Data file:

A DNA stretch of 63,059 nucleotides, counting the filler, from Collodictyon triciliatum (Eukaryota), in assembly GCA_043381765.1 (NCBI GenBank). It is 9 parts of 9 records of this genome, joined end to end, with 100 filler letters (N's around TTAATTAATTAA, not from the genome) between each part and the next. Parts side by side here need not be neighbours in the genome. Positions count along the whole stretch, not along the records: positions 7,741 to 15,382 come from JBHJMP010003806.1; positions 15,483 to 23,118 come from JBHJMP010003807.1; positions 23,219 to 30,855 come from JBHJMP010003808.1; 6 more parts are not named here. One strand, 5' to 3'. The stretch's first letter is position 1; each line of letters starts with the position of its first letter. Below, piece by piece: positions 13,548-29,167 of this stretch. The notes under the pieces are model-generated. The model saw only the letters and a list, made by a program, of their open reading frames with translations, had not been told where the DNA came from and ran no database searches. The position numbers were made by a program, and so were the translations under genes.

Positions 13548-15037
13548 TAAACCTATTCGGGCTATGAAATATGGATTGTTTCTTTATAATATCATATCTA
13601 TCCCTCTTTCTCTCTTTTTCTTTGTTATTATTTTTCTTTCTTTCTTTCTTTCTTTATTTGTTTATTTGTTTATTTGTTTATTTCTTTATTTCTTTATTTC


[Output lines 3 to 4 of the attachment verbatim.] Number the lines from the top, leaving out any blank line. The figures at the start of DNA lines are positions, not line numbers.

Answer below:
13548 TAAACCTATTCGGGCTATGAAATATGGATTGTTTCTTTATAATATCATATCTA
13601 TCCCTCTTTCTCTCTTTTTCTTTGTTATTATTTTTCTTTCTTTCTTTCTTTCTTTATTTGTTTATTTGTTTATTTGTTTATTTCTTTATTTCTTTATTTC